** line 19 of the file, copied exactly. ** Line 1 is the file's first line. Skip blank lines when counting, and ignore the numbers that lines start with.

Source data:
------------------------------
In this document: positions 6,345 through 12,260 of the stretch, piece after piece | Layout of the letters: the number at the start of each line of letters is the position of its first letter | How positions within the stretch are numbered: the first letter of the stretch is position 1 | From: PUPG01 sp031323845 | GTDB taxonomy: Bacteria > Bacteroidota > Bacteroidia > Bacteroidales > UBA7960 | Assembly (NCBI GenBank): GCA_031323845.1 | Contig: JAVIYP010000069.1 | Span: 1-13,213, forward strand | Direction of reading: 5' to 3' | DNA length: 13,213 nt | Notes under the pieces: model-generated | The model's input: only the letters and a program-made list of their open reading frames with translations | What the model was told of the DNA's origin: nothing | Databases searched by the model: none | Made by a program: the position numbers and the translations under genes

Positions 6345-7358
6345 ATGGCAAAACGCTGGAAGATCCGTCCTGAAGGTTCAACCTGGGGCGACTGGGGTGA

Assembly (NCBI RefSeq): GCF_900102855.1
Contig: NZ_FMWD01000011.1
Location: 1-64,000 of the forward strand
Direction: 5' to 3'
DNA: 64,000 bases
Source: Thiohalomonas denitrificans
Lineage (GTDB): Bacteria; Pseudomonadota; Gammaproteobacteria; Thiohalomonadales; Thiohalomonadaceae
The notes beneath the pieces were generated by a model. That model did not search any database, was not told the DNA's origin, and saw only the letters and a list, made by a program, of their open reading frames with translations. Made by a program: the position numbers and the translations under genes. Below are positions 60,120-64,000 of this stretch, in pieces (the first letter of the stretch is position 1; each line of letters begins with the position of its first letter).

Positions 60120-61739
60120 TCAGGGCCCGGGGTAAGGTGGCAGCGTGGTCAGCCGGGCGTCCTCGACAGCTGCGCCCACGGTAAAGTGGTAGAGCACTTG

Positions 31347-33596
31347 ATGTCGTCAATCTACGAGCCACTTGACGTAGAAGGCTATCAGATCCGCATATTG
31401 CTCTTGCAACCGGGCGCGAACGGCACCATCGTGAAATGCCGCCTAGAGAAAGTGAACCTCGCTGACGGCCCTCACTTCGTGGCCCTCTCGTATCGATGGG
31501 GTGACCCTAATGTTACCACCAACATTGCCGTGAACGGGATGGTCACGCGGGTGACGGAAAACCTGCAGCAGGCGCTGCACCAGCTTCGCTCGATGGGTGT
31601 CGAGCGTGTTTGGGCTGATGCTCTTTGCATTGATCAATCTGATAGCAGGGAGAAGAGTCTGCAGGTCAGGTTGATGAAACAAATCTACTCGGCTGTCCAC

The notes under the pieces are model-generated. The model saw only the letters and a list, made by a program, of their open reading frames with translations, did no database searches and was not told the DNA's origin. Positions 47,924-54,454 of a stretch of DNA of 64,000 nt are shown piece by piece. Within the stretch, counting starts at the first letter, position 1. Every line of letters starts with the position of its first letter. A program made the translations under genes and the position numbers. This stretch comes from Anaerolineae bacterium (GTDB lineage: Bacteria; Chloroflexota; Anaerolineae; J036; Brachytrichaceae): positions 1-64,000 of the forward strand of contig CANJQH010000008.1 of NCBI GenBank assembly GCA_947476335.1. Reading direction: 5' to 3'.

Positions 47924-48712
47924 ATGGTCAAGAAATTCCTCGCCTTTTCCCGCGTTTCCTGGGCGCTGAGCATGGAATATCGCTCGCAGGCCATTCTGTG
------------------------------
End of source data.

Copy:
The notes under the pieces are model-generated. The model saw only the letters and a list, made by a program, of their open reading frames with translations, did no database searches and was not told the DNA's origin. Positions 47,924-54,454 of a stretch of DNA of 64,000 nt are shown piece by piece. Within the stretch, counting starts at the first letter, position 1. Every line of letters starts with the position of its first letter. A program made the translations under genes and the position numbers. This stretch comes from Anaerolineae bacterium (GTDB lineage: Bacteria; Chloroflexota; Anaerolineae; J036; Brachytrichaceae): positions 1-64,000 of the forward strand of contig CANJQH010000008.1 of NCBI GenBank assembly GCA_947476335.1. Reading direction: 5' to 3'.